Gham Power is a solar company focusing on rural community empowerment and wants to create income-generating opportunities for smallholder farmers. They have a patent-pending IoT device that enables real-time monitoring of solar-powered water pumping systems and much more. I was tasked with designing a software solution for a government agency that wanted to utilize those IoT devices to monitor the solar-power pumping systems that they provide on a subsidy basis for rural farmers.
The operations of the government agency were growing on a large scale and the cumulative cost of visiting each project site for inspection was growing as well. However, while simple remote monitoring was the initial task at hand, the requirements also evolved into project management and quality analysis. Some of the requirements were also heading towards the fringe of technical feasibility.
As the lead product designer, I had a few roles to fulfill.
With a project that wanted to grow in scope after every meeting and had to be completed on a tight deadline, I had to use all the tools in my arsenal to avoid being thrown overboard. Here are a few things that helped.
Having clear conversations with the multiple parties involved enabled me to understand their needs and their perspectives. It helped me to put myself in their shoes at times of friction, helped me avoid conflict, and ensure that things ran smoothly.
With multiple rounds of requirement gathering interviews, multiple feedback sessions, discussions, and multiple parties involved, it was important to have everything written down. Trusting in my ability to forget absolutely anything, I made sure to document everything in the form of UMLs, meeting minutes, and elaborate google sheets, and organize it for easy retrieval whenever needed. This saved my skin more than I can count. It also allowed for easy onboarding of other parties later on in the process.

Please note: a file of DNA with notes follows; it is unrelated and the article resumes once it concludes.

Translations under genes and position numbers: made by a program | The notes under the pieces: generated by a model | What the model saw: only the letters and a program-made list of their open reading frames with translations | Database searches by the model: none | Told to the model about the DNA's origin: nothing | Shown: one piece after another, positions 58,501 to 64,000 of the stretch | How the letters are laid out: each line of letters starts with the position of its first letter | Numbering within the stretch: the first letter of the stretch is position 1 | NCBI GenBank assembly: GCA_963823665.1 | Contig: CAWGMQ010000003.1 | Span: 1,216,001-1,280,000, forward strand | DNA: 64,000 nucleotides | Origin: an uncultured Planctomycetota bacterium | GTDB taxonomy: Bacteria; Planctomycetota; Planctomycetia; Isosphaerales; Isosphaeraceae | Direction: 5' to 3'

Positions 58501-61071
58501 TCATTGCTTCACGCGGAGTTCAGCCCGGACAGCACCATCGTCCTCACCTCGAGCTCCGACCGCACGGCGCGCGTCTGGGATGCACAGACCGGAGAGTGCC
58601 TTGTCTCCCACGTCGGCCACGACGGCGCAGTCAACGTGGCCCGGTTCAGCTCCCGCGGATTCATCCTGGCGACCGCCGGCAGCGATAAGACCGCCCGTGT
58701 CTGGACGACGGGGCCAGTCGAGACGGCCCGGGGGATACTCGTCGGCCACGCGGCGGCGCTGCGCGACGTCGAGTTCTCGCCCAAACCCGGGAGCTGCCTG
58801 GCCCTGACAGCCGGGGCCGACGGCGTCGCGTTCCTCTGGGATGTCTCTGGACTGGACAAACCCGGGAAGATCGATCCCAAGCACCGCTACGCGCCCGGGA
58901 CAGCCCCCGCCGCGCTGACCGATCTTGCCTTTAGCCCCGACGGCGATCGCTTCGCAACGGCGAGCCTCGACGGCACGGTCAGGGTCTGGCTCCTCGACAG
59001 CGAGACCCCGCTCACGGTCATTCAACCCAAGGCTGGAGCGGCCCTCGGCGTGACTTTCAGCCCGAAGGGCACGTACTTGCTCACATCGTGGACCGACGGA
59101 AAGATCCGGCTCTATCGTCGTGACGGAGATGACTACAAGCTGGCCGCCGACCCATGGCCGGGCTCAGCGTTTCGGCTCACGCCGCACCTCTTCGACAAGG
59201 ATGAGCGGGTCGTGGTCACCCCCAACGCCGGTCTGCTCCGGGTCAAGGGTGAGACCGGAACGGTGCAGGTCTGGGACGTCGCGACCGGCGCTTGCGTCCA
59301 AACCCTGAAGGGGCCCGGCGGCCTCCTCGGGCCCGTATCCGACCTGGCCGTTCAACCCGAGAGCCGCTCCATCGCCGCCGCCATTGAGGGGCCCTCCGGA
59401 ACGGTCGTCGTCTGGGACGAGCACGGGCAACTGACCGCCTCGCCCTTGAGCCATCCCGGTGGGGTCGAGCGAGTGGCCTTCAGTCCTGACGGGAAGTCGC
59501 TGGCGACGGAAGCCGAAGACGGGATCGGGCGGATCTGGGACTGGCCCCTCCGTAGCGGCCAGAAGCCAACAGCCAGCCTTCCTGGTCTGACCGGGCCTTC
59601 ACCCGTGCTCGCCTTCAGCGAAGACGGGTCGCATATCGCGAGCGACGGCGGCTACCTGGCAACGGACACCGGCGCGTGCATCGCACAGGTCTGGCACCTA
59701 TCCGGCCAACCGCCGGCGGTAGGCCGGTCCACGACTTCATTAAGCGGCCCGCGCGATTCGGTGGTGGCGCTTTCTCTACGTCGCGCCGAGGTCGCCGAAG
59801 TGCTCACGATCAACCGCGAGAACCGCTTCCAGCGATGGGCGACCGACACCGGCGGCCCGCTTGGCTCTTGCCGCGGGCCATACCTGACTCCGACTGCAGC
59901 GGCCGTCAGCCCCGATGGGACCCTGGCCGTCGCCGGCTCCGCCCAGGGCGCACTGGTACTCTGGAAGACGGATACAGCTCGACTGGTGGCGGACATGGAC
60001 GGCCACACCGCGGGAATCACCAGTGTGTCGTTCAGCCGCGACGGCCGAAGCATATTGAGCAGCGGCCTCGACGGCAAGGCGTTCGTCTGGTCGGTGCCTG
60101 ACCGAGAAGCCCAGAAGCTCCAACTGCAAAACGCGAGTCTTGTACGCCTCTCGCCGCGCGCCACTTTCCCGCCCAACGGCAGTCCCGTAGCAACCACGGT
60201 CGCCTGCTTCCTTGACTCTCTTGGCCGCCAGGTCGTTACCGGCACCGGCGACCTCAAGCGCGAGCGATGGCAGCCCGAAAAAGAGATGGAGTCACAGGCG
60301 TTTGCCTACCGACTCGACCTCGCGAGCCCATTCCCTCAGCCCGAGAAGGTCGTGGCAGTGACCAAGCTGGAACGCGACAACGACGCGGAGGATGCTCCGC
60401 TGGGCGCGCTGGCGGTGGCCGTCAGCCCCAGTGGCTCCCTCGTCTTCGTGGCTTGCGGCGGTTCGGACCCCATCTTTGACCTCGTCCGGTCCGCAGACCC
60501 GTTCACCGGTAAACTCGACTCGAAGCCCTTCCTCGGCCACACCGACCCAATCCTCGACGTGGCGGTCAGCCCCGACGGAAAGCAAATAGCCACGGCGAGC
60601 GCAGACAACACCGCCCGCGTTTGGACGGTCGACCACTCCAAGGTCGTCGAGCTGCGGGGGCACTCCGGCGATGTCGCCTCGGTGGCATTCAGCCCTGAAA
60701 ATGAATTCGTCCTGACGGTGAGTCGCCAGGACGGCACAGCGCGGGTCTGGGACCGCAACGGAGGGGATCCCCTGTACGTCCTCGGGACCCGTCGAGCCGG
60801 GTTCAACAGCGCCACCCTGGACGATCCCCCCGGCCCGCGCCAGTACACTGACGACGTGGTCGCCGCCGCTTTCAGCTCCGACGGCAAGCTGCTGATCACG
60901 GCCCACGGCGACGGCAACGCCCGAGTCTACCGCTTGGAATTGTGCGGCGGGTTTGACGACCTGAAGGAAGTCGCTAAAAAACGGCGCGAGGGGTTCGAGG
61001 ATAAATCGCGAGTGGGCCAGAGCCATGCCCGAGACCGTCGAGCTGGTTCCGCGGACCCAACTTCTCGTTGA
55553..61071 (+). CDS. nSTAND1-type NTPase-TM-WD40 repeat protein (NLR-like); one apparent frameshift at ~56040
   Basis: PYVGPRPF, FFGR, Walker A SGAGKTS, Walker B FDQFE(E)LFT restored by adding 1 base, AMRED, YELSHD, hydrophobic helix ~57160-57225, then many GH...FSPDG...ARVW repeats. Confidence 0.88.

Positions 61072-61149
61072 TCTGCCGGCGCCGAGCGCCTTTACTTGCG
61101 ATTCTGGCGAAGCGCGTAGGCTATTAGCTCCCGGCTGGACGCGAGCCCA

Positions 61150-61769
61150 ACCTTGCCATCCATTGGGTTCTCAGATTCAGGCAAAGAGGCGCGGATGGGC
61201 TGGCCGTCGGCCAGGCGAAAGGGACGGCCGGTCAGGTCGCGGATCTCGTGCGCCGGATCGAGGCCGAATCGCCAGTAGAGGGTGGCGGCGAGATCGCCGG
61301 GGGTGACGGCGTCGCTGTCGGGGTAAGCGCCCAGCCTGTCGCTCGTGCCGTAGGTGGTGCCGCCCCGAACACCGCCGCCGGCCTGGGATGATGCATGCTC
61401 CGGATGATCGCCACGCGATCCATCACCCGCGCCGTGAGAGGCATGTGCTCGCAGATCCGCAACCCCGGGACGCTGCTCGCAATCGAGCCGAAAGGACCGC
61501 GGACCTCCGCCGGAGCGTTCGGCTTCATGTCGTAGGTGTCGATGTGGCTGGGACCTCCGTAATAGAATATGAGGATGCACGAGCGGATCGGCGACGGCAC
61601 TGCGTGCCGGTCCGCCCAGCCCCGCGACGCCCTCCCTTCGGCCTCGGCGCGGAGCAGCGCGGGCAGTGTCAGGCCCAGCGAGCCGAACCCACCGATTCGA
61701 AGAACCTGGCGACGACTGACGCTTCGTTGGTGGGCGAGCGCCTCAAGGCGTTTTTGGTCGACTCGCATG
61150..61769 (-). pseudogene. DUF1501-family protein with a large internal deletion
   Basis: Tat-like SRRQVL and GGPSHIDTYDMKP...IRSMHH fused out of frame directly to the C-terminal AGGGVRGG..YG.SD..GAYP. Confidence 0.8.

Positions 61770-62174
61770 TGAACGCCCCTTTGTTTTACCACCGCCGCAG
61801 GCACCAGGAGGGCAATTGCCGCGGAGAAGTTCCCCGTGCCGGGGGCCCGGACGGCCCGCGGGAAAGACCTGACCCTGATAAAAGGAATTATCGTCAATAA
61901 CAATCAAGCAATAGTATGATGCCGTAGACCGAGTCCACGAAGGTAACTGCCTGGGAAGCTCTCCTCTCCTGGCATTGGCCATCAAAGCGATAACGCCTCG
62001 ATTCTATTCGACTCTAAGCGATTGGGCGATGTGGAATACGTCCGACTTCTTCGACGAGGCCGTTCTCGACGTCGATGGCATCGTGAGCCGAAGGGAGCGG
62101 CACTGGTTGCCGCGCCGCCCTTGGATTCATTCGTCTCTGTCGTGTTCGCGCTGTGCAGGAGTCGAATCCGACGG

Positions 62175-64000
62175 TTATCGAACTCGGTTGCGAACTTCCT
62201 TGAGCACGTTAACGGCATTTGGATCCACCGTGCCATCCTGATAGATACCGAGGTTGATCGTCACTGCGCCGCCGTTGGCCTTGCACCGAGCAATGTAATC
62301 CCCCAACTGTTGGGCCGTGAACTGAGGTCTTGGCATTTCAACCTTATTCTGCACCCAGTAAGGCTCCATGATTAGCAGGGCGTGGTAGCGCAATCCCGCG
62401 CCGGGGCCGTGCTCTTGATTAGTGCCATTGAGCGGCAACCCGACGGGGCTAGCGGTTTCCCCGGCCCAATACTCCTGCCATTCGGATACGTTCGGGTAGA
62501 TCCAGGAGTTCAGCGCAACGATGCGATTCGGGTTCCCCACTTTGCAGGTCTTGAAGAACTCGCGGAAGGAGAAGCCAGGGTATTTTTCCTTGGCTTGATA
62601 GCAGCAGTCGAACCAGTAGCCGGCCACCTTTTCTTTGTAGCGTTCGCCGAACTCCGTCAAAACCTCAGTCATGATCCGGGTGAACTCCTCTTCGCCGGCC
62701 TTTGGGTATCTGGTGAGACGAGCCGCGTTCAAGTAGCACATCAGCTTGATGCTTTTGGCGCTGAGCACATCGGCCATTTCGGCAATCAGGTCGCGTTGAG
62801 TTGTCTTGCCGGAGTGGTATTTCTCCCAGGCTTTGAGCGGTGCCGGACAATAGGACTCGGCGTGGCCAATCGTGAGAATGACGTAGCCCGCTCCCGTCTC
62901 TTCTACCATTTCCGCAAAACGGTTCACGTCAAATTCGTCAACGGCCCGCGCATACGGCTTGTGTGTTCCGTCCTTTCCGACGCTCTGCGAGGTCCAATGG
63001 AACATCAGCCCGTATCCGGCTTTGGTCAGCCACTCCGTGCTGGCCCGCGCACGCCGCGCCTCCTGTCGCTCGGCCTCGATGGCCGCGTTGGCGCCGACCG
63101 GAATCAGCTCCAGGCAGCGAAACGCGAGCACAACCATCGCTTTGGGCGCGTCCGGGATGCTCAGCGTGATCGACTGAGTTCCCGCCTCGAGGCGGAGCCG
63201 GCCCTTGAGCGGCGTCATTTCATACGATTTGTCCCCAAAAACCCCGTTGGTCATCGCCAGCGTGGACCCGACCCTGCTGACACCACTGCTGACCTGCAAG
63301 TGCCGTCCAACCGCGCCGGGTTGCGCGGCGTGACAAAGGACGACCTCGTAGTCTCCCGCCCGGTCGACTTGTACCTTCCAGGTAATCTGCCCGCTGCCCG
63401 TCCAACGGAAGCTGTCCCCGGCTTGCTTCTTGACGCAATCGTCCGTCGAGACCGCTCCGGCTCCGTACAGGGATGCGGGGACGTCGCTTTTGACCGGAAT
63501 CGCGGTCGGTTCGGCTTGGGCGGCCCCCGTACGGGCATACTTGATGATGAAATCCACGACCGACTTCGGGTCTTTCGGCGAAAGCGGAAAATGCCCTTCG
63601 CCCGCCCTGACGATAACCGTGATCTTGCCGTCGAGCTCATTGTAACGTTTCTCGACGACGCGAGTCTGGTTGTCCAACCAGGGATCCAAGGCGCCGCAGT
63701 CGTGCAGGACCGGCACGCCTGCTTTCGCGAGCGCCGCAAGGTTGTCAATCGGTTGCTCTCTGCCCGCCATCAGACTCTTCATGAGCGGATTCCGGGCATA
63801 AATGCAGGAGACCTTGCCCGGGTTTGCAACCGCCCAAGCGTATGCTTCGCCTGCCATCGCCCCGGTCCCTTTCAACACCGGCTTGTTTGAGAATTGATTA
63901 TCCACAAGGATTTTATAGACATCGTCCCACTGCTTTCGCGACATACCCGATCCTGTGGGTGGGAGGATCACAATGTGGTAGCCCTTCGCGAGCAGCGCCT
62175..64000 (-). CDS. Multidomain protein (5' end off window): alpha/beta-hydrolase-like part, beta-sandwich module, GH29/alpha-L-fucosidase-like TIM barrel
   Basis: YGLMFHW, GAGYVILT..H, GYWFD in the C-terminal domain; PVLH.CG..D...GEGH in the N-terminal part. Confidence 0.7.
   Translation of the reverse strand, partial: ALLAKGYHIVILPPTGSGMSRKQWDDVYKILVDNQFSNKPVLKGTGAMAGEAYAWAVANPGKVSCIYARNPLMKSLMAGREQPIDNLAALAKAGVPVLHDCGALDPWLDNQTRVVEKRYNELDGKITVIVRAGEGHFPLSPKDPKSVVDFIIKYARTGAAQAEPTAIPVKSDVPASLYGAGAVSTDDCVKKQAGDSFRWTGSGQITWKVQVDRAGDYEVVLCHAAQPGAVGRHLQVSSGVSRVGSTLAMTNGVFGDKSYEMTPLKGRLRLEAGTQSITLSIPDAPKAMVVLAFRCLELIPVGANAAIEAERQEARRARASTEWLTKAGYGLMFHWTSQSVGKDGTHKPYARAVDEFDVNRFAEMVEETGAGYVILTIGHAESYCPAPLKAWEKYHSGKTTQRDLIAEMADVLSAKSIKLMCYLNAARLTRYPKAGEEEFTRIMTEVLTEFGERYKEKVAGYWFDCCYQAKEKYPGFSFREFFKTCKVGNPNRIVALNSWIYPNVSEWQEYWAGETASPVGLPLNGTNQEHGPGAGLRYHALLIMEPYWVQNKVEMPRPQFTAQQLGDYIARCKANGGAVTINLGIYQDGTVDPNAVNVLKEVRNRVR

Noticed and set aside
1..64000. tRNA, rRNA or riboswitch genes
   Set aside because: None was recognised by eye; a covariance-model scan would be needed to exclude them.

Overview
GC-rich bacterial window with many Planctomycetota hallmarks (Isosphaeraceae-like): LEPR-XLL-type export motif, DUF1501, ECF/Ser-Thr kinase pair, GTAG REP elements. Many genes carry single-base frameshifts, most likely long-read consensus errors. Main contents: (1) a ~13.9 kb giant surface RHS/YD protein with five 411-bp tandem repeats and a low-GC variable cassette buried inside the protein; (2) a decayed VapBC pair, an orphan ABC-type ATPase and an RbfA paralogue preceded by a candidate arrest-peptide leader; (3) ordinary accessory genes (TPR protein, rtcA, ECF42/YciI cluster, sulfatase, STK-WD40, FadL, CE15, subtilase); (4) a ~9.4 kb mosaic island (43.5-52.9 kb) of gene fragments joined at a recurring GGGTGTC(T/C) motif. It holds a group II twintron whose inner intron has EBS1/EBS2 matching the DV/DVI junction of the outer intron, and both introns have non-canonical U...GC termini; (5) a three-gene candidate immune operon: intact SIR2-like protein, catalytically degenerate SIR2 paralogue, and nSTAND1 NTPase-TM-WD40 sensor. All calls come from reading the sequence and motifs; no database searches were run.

Some documentations made during the early stages of design
It was important to make sure that everyone stayed on the same page for any new decisions or major updates. Scheduling routine check-ins, informing every concerned party after a major update/ breakthrough, and maintaining constant and frequent communication throughout the process helped make sure that no one was out of the loop. It also enabled a quick decision-making approach and ensured that things were always dealt with on time.
Despite the process seeming convoluted at times, the outcomes were truly rewarding. Nothing feels as good as coming up with efficient solutions to tangible problems. And that is exactly what happened.
After multiple iterations and even more conversations, we were able to create a system that satisfied the users and the people involved in creating it. The system was a successful attempt at digitizing real-world operations, automating some aspects of quality analysis, and most of all, empowering a government agency to efficiently serve rural small-holder farmers.
Some key frames from the system that was designed
Documenting design decisions early on enabled us to have detailed documentation to fall back on. The effort that was put into creating the design system and detailed user flows for this particular system will enable Gham Power to speed up the designing process for their next clients that want a more tailored solution.
Some glimpses at the final output of the design process
Working on this project was a great learning experience. Here are some key learnings from the entire design process: